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The Scarlet & Black

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Feven Getachew
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Burling vs. the HSSC: Competitors or Complements?

After the Humanities and Social Studies Center opened last spring, usage of Burling Library as a study space has dropped dramatically. Photo by Alexandra Fontana.

By Mira Berkson

Have the shiny glass walls of the HSSC not only encircled the ARH, but also engulfed our friends? Usage figures provided by Burling Library show that there were around 5,000 less patrons in Burling during the fall semester of 2019 compared to the fall of 2018. Perhaps students are obsessed with the new egg chairs of the HSSC, turning away from wooden chairs and yellowed historical texts.

“I feel like last year, it was definitely more people and harder to get tables to yourself, and now we have so many open tables,” said Batyah Selis ’21, interviewed in Burling on a Tuesday evening.

However, the apparent droppingoff is complicated when considered in the context of recent events at Grinnell. In 2015, before HSSC construction began, fall semester attendance at Burling hovered around the same 16- 17,000 mark as it did this academic year.

“Usage looks very similar to numbers pre-HSSC,” said Mark Christel, department chair of the library. He said that while the numbers may fluctuate, the profile of a Burling-studier has remained constant throughout the years: “I think people that tended to like library spaces and want that academic feel and want to really hunker down and do serious work still tend to come here.”

Hyeyun Jung ’23 is a technology research circulation consultant at Burling, and feels that Burling is still a relatively busy place, especially during peak hours, but also believes that the space is generally underappreciated.

For Dean Khazanov ’22, his go-to spot is the Apple computer lounge in the HSSC. “Each room has a computer and each room is able to hook up to the projector and everything, so, it really has everything … there would be no reason for me to come to the library unless I needed a book.”

Similarly, Burling-dweller Sam Xu ’20 said that the HSSC and Burling work for different types of studying.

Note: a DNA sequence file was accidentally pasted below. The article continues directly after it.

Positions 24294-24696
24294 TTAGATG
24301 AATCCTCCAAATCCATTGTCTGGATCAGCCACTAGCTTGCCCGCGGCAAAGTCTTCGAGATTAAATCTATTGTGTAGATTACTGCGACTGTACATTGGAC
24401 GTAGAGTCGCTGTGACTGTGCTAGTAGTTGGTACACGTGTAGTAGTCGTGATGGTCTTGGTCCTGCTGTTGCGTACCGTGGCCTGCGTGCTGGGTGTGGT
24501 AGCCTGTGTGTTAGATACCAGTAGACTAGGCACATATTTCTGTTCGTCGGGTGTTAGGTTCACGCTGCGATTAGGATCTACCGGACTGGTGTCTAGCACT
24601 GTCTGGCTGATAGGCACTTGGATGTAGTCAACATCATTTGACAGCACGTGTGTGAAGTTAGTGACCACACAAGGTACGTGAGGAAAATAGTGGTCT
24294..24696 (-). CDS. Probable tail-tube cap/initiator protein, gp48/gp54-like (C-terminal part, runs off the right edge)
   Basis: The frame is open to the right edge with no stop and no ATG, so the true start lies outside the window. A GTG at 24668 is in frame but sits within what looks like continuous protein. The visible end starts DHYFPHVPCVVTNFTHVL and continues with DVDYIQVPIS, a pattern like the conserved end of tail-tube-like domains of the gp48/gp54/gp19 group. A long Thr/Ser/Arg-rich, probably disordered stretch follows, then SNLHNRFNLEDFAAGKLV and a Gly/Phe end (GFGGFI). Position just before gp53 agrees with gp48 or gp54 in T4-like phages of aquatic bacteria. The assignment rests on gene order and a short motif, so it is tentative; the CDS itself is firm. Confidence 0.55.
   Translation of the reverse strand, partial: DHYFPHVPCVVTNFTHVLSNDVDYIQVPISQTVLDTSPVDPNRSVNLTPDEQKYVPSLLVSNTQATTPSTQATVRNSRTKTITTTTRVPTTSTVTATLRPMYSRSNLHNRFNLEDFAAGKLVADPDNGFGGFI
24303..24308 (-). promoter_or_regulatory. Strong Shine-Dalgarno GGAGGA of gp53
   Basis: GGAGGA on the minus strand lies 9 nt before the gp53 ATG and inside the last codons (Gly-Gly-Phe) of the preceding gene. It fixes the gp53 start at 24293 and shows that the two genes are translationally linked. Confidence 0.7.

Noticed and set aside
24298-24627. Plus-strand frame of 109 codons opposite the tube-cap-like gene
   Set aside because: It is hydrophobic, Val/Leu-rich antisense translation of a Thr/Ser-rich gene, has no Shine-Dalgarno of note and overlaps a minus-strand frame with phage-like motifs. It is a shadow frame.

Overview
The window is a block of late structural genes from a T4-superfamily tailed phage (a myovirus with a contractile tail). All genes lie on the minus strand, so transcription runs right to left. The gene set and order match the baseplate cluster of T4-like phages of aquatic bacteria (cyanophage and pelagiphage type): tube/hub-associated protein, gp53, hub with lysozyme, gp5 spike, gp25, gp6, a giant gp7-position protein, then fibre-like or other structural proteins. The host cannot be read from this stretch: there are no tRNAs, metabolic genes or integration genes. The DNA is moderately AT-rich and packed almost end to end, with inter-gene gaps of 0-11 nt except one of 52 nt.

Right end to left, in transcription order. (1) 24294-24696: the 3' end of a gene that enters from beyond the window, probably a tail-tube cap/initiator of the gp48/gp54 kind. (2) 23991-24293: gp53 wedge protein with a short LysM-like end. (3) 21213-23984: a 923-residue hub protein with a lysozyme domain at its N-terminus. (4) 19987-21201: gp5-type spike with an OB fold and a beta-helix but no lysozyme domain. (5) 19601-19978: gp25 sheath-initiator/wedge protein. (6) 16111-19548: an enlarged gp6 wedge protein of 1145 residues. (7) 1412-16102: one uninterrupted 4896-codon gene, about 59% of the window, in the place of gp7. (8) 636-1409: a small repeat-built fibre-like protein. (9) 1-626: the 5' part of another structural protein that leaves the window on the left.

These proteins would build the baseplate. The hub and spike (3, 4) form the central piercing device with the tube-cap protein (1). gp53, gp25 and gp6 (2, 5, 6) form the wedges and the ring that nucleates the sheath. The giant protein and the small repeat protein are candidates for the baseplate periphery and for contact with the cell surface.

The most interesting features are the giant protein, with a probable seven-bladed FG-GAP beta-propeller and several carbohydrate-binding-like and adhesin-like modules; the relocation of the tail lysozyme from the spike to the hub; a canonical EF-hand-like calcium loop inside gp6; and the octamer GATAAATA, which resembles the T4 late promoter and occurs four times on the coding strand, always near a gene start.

“I will only study in HSSC if there is an awkward amount of time, like a half hour or 45 minutes, if I want to study for, like, more than an hour, I will come to Burling,” he said.

Selis agrees. “I think because the fact that it is a library, it has that aura of productivity, so even if I’m not being productive, I know someone else is,” she said.

Caroline Loftus ’20 likes the small scale and relative quiet of Burling.

They said, “I think that the HSSC, especially the atrium, is a very open space that can get really loud. I don’t like studying there ‘cause it can really feel like a panopticon there, like I’m just being watched and watching other people all the time.”

Christel attributes these spatial dynamics to the expectations of students in 1959, when Burling was constructed. “The architects that built Burling wanted to design it as one big room. So, they have it all open because, the model was, in the 1950s, you came in and you were quiet, right?”

Burling is the smallest library of Grinnell’s ‘Peer 16 institutions’ main libraries, both in terms of square footage and number of seats. Burling seats 436 people and takes up 56,400 square feet. In comparison, the average amount of seats for a Peer 16 library is 849, while the average square footage is 122,060.

Christel added that as the type of work students do gets “a little noisier and more collaborative” due to inquiry-based learning and team-based projects, Burling has struggled to keep up with the changes in pedagogy. Many of the resources featured in Peer 16 libraries such as a data science lab or makerspaces are located in other places on Grinnell’s campus, not the library.

Khazanov mentioned the presence of the Data and Social Inquiry Lab (DASIL) as a component of his preference for studying in the HSSC: “Personally, HSSC has everything that I need … all the technology resources ‘cause there’s DASIL and I use DASIL a lot.”

Burling has a variety of renovations planned for the future, including a Digital Humanities Center and new seating. Yet, Christell claims Burling doesn’t need to change to be useful because it serves a specific niche of students on campus very well.

“When we talk about the sense of belonging at Grinnell, I think libraries are a piece that contributes to that, and we could play a bigger role, I think if we had the right types of spaces and things, but I think coming to a space where everybody’s committed to serious reflection and study, it brings people together,” he said.

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